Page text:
Friday, December 9, 2011
Follow Me or Worship Me?
There were some fragments of them in existence before the big trove of them was discovered at Nag Hammadi, and Biblical scholars knew of them because other early Church writings had referred to them, but it's always much better to be able to look at the earliest texts yourself and draw your own conclusions rather than simply being told what they say.
Like anything in this world, Church doctrines and decrees are largely political in nature and decisions need to be viewed through the context in which they were made. The early Christian Church had tons of factions, and the Church was not unified. Constantine, who'd recently converted, found all the conflicting Gospels, Acts, Apocalypses, and Letters confusing and challenged the Church to unify the teachings. This would, frankly, draw in more converts.
I'm oversimplifying, but there was kind of a split between those who supported the idea of Jesus as Savior who was resurrected and gave his life as a sacrifice to save humankind and then the Gnostics (some of whom refuted the idea that Jesus had even been crucified), who were much more interested in the actual teachings of Jesus and what they revealed about the Kingdom of Heaven; the idea of "being saved" solely because you accepted Jesus as your Lord and Savior seemed absurd to them. The Gnostics believed that the divine is within and that, for lack of a better way to put it, you "save" yourself by seeking the divine knowledge within, thus emulating the teachings of Jesus. In other words, what came to be the Church believed God was above us, Jesus was his literal Son, and then the Church Fathers reveal to everyone else what Jesus did and meant. Anything that wasn't approved Church Doctrine was heresy. The Gnostics believed it is up to every individual to interpret Jesus' teachings and to experience the Divine for themselves.
So, we wound up with a Pope who was God's representative on Earth and spoke for God. The Gnostics were deemed heretical and their writings not included in the Bible. Of some--what? Thirty?--or more Gospels, for instance, only four appear in the Bible. The original argument given was that they were the earliest (Mark the first, followed by Matthew and Luke, the latter two using Mark as a basic text--thus the three are termed the Synoptic Gospels--and then the later John, which incorporated the logos). Nowadays some Biblical scholars are refuting the Gospel of Mark as the first gospel and are saying it was Thomas (which isn't really a story like the others as much as it is simply a list of Jesus's sayings).
Now, look here. If someone like Rodrigo Borgia could eventually become Pope, do you really think the Pope speaks for God? It's hard to fathom. In fact, over the centuries, the Church became so corrupt that in swooped Martin Luther, setting off the Protestant Reformation, and then in England, Henry XIII hopped on the Protestant bandwagon because it was a convenient way to rid himself of an unwanted wife. He then elevated himself to head of the Church of England. So it is abundantly clear that Church Doctrine is, and has been since the days of the early Church, political in nature.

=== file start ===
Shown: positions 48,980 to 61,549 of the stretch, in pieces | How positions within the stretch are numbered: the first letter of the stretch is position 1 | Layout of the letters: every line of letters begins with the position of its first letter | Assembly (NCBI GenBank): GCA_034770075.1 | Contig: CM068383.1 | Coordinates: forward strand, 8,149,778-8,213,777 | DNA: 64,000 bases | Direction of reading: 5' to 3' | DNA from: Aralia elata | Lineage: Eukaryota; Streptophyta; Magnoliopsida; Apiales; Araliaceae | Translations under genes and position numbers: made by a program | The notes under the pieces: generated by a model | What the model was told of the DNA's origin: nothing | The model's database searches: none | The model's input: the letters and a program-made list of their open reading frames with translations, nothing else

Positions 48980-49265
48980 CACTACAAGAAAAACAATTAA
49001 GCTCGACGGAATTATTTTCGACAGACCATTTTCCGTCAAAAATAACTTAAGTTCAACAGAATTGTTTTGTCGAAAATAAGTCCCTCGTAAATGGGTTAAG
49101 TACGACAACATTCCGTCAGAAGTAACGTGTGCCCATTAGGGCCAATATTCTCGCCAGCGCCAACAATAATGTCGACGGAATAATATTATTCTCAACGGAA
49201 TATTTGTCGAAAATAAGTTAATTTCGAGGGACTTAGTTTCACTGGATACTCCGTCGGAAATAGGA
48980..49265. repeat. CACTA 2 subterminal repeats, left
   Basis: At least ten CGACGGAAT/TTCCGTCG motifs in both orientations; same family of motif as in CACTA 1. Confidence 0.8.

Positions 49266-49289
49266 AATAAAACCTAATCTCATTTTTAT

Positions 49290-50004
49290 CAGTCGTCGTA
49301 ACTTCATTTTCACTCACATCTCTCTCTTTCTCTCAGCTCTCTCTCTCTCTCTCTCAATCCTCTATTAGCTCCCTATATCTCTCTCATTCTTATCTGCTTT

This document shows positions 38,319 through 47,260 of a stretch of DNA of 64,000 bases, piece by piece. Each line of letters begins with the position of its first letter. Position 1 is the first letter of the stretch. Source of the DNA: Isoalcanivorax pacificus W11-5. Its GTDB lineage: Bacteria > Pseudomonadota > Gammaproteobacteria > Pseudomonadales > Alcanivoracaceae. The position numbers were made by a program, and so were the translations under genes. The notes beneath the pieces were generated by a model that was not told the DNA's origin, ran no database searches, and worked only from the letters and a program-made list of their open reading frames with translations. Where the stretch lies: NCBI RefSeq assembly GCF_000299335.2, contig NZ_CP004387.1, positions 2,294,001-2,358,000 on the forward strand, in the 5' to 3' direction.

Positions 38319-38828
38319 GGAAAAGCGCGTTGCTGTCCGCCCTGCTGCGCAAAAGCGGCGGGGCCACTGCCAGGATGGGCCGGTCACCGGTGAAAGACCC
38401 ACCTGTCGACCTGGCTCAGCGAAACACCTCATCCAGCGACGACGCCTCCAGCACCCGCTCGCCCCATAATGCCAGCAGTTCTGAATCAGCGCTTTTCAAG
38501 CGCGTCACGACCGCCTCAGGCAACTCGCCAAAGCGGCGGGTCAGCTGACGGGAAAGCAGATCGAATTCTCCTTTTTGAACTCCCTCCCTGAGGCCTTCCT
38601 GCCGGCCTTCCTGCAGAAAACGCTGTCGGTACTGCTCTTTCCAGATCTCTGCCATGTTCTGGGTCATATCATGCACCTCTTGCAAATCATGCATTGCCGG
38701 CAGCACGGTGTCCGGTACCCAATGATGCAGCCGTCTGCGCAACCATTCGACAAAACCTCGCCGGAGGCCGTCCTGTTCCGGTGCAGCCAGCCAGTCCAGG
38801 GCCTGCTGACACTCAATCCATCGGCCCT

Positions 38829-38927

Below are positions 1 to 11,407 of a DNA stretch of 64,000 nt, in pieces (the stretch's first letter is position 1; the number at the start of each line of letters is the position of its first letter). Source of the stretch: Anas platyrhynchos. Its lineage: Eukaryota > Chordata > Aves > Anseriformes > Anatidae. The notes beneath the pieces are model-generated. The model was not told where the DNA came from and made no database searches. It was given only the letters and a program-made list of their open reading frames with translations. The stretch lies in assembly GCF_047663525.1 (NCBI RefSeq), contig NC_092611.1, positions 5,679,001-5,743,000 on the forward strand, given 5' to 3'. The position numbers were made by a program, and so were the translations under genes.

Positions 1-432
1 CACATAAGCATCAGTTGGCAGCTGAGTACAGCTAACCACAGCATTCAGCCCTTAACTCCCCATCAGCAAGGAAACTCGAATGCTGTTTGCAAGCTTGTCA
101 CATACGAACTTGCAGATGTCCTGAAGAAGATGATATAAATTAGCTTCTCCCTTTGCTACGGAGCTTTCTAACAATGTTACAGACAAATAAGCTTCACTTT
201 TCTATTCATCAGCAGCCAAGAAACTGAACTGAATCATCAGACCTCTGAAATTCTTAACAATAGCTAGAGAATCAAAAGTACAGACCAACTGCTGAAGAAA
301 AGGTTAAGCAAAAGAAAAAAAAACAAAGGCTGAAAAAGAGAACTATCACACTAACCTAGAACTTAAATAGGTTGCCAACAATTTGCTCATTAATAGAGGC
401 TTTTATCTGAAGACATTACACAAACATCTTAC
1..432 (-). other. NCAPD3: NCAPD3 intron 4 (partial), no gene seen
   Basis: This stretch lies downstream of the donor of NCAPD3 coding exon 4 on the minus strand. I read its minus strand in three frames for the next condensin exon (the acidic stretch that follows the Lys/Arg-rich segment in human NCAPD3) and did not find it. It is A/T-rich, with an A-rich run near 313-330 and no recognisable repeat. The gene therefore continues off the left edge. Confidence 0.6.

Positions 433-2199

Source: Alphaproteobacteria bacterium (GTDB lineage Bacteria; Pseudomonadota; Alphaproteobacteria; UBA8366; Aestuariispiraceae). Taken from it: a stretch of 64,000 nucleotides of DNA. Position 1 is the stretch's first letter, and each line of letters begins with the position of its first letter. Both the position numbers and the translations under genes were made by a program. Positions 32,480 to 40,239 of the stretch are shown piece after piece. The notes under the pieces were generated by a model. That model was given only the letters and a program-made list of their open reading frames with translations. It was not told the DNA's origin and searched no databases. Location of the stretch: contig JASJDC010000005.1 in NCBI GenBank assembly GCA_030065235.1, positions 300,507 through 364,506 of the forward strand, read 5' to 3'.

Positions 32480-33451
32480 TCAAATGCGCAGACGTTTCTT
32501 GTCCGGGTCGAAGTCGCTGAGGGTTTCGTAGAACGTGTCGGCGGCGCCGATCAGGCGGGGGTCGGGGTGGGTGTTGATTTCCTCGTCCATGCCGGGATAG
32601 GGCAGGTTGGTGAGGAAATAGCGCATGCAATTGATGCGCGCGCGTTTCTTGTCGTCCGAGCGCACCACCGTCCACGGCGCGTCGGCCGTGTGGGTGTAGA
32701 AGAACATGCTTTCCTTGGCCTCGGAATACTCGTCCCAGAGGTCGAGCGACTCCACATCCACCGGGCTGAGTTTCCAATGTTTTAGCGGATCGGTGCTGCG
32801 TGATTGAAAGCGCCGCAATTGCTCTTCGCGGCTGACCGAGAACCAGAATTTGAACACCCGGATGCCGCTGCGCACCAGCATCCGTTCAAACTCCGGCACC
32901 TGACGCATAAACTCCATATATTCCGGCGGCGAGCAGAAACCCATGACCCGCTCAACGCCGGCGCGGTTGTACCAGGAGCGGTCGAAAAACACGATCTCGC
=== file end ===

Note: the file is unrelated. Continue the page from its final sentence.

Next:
As for me, I accept all the writings about Jesus as potentially true and all useful to know and study. I also do not accept any version of the Apostles' Creed as literally true, which decidedly makes me a non-Christian in the eyes of today's church, be it Catholic or Protestant. I believe Jesus existed (he is an historical figure recorded in records not related to the Church). I believe Jesus was a man who became (like) a god, as opposed to a God who became a man. You could say he found Enlightenment, or he found the Divine within, and in my mind, this is what he was trying to convey to his followers ("Follow me," as in "follow my example," not "follow me" as in "See me as God.") I think he was trying to say the Kingdom of God is within each of us, and to know yourself is to know God. We are ALL God. We are ALL part of God. Creation is God revealing itself in its many dualities and varieties of form. That is the Good Word. The Kingdom of God is already here, always has and always will be. Open your eyes and you will see--if you have eyes to see.
All of which is decidedly hermetic in nature.
And all of which, I might add, is decidedly mystical in nature. One interesting thing to me is that, regardless of one's "basic background religion," once one gets into mysticism, the religions are virtually all the same. Kabbalistic, Gnostic, Buddhist, Hindu, Sufi, Hermetic, and Christian mystics all sound very much alike in their experience of "God." Meditation is a big part of the practice. Once you go within to look for God, god reveals itself in the same ways, no matter what your outside rational religious practice may be.
For me, it is a message of joy, hope, deliverance. So mote it be, and Peace Profound.